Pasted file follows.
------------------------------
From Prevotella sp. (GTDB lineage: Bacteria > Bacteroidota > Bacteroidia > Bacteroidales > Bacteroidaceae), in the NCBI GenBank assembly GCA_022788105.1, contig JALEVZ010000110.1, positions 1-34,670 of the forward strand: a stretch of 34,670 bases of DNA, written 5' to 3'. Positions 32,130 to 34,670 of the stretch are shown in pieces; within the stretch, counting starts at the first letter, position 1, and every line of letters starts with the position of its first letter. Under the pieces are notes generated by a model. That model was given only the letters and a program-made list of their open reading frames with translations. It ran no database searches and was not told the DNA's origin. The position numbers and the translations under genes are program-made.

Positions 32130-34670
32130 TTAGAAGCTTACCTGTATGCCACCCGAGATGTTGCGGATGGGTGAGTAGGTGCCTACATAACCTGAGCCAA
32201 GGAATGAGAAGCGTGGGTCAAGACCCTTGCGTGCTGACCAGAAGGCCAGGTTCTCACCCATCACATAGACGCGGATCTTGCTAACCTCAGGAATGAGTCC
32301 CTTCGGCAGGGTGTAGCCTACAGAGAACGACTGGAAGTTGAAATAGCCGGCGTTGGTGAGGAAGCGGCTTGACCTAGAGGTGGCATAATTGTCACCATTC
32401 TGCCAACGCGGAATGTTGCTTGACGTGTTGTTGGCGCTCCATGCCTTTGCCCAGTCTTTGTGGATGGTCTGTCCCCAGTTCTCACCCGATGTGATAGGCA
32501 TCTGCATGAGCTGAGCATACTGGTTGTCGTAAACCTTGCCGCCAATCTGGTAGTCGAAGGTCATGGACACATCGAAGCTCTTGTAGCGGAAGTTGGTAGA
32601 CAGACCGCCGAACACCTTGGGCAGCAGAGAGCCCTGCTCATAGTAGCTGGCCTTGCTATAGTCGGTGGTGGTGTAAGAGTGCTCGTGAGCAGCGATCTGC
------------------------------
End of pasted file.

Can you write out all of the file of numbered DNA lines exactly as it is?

From Prevotella sp. (GTDB lineage: Bacteria > Bacteroidota > Bacteroidia > Bacteroidales > Bacteroidaceae), in the NCBI GenBank assembly GCA_022788105.1, contig JALEVZ010000110.1, positions 1-34,670 of the forward strand: a stretch of 34,670 bases of DNA, written 5' to 3'. Positions 32,130 to 34,670 of the stretch are shown in pieces; within the stretch, counting starts at the first letter, position 1, and every line of letters starts with the position of its first letter. Under the pieces are notes generated by a model. That model was given only the letters and a program-made list of their open reading frames with translations. It ran no database searches and was not told the DNA's origin. The position numbers and the translations under genes are program-made.

Positions 32130-34670
32130 TTAGAAGCTTACCTGTATGCCACCCGAGATGTTGCGGATGGGTGAGTAGGTGCCTACATAACCTGAGCCAA
32201 GGAATGAGAAGCGTGGGTCAAGACCCTTGCGTGCTGACCAGAAGGCCAGGTTCTCACCCATCACATAGACGCGGATCTTGCTAACCTCAGGAATGAGTCC
32301 CTTCGGCAGGGTGTAGCCTACAGAGAACGACTGGAAGTTGAAATAGCCGGCGTTGGTGAGGAAGCGGCTTGACCTAGAGGTGGCATAATTGTCACCATTC
32401 TGCCAACGCGGAATGTTGCTTGACGTGTTGTTGGCGCTCCATGCCTTTGCCCAGTCTTTGTGGATGGTCTGTCCCCAGTTCTCACCCGATGTGATAGGCA
32501 TCTGCATGAGCTGAGCATACTGGTTGTCGTAAACCTTGCCGCCAATCTGGTAGTCGAAGGTCATGGACACATCGAAGCTCTTGTAGCGGAAGTTGGTAGA
32601 CAGACCGCCGAACACCTTGGGCAGCAGAGAGCCCTGCTCATAGTAGCTGGCCTTGCTATAGTCGGTGGTGGTGTAAGAGTGCTCGTGAGCAGCGATCTGC